As many as 527 learners and 165 teachers have tested positive for Covid-19 countrywide and are currently in isolation, education ministry executive director Sanet Steenkamp confirmed yesterday.
The situation has forced some Windhoek schools to temporarily close until Friday, while some pupils are expected to return next week Monday.
Despite the rising number of new infections, Steenkamp said closing schools for longer periods will be the last resort, saying positive cases are being dealt with by the education authorities in collaboration with the health ministry’s surveillance teams.
“We are not considering any lockdown for schools,” said Steenkamp.
“For the past 10 days since we opened schools, we have 165 teachers who tested positive, which means they are in isolation and not in schools. We also have 527 learners who tested positive. They are isolated either in their own homes or isolated at the schools’ hostel facilities and they put additional strain on our teaching,” she said. A number of government schools yesterday asked staff and learners not to return to school today due to confirmed cases.
Hochland High School suspended teaching until Thursday after recording six confirmed cases. Two staff members at Suiderhof Primary School also tested positive, leading to the cancellation of classes until this Thursday.
Jan Möhr Secondary School also announced a confirmed case, with classes to resume on Friday. “Several cases” have also been announced at Emma Hoogenhout Primary School, with classes set to resume on Friday, while Windhoek High School suspended all sport and learning activities until Monday next week.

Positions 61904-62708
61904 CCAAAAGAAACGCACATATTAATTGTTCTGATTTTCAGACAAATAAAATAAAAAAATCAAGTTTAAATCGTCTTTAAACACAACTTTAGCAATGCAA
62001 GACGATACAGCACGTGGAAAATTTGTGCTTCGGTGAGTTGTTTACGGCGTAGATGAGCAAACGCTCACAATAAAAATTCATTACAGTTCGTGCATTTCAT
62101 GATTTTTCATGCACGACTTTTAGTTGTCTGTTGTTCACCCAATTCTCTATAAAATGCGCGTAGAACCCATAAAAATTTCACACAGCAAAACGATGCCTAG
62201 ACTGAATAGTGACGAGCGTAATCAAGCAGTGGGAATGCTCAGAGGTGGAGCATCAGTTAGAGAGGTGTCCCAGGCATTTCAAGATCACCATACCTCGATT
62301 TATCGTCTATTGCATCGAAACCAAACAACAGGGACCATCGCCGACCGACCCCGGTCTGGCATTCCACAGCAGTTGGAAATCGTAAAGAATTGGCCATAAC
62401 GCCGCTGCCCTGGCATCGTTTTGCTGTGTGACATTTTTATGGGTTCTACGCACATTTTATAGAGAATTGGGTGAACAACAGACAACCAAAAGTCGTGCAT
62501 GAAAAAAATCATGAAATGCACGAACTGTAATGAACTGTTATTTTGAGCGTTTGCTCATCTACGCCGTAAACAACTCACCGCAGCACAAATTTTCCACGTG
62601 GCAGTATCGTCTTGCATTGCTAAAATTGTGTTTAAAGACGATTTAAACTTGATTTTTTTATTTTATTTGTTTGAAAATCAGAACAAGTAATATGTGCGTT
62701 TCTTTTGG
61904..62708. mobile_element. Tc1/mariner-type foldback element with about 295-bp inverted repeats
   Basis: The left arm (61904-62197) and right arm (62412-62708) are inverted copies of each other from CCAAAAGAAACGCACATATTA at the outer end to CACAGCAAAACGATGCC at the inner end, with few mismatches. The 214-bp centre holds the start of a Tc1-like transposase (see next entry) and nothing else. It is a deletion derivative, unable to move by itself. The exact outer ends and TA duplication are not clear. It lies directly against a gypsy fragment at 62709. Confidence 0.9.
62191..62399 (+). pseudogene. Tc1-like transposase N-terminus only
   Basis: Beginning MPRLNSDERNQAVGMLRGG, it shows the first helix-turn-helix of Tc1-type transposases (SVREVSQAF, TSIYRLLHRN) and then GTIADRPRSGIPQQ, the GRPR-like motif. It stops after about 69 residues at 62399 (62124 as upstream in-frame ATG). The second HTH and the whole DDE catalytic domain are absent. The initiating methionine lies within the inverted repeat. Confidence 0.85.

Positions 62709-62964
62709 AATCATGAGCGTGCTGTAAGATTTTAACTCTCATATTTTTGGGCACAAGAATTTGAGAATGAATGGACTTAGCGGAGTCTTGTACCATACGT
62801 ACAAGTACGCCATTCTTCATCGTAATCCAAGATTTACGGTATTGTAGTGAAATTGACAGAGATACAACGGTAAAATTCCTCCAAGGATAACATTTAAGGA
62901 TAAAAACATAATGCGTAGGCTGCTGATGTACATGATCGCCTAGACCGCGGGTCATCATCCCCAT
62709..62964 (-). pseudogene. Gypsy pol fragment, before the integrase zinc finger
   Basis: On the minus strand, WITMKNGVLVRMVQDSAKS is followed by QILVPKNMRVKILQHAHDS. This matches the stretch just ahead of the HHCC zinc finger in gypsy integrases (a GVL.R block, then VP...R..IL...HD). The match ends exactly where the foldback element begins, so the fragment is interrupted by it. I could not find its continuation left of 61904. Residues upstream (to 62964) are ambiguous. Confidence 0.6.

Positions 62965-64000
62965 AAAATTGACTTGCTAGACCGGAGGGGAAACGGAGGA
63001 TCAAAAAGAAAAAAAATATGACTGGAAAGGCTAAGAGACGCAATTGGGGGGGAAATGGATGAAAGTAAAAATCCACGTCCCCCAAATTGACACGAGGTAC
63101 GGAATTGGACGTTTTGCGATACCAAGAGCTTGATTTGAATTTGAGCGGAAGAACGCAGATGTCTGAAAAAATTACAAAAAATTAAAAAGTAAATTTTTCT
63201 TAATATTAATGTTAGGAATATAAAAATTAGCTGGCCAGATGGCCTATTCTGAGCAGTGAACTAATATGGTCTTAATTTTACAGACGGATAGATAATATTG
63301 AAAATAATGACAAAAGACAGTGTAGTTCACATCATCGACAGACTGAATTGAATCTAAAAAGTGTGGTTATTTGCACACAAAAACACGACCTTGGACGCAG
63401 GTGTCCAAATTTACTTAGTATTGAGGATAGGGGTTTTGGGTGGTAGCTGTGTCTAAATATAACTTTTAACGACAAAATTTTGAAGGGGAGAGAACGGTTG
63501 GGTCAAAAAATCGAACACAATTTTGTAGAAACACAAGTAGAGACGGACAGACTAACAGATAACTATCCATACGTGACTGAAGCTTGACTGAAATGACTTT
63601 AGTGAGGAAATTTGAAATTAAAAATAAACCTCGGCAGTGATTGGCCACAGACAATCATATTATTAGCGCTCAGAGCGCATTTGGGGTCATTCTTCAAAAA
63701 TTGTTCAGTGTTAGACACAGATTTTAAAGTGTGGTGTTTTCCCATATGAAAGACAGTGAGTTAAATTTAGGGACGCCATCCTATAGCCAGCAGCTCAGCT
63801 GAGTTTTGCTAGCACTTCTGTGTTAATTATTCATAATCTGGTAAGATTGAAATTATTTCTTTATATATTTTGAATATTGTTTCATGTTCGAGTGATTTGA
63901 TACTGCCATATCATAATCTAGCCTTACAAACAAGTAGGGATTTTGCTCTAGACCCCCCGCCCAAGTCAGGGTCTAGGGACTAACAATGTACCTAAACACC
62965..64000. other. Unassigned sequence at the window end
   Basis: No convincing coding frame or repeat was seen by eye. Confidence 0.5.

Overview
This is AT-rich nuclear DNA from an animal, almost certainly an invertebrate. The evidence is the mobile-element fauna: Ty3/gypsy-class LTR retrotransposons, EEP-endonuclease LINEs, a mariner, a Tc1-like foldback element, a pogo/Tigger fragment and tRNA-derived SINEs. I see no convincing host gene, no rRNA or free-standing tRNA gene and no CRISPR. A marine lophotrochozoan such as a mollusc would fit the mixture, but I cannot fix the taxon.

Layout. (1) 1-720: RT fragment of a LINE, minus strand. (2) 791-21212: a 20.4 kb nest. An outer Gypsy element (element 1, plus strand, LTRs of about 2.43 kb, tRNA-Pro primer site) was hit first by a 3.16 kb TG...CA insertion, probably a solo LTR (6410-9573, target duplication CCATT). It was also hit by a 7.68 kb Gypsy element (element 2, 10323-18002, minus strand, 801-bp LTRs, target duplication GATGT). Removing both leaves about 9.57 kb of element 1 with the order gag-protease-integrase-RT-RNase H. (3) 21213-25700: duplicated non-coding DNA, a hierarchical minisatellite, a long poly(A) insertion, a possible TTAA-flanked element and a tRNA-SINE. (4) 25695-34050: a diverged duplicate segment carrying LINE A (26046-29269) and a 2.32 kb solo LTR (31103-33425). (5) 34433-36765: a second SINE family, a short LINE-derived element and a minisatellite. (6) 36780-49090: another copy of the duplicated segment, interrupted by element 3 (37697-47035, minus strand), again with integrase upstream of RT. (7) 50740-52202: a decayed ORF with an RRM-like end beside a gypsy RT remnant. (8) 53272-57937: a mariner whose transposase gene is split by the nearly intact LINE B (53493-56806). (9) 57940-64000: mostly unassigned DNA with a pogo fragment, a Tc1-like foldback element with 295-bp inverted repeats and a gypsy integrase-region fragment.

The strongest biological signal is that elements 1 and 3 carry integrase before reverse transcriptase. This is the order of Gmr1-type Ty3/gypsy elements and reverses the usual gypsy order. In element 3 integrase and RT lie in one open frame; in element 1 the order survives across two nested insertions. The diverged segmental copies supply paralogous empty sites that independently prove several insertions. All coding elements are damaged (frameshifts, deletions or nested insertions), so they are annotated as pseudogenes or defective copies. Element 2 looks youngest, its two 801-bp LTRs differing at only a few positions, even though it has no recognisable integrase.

St George’s Diocesan School also announced two staff members tested positive, but recovering with symptoms. Classes at the private school will only resume on 21 June, according to the school’s executive head Berdine Beukes. In a letter addressed to parents, Beukes said the decision will effectively give the school 10 days of isolation, during which period they will disinfect the school premises. She further explained the school has noticed an exponential increase in student absentee rates in recent weeks. “Many of our families have either been affected or continue to experience uncertainties, due to the Covid-19 pandemic. As a school, we constantly assess the situation. We do, however, have families in the same households who tested positive,” she said. Meanwhile, Steenkamp has appealed to teachers and community members to consider getting vaccinated against Covid-19. “We know the vaccination is voluntary. But we call for two issues. First and foremost, for community members, teachers and parents to be conscious of the fact that we cannot take for granted that we need to regularly wash our hands or sanitise. We must correctly wear our masks and at the same time, we must keep the social distance. I am appealing to everybody and all staff members at schools to please look at scientific evidence at hand and consider being vaccinated,” she appealed.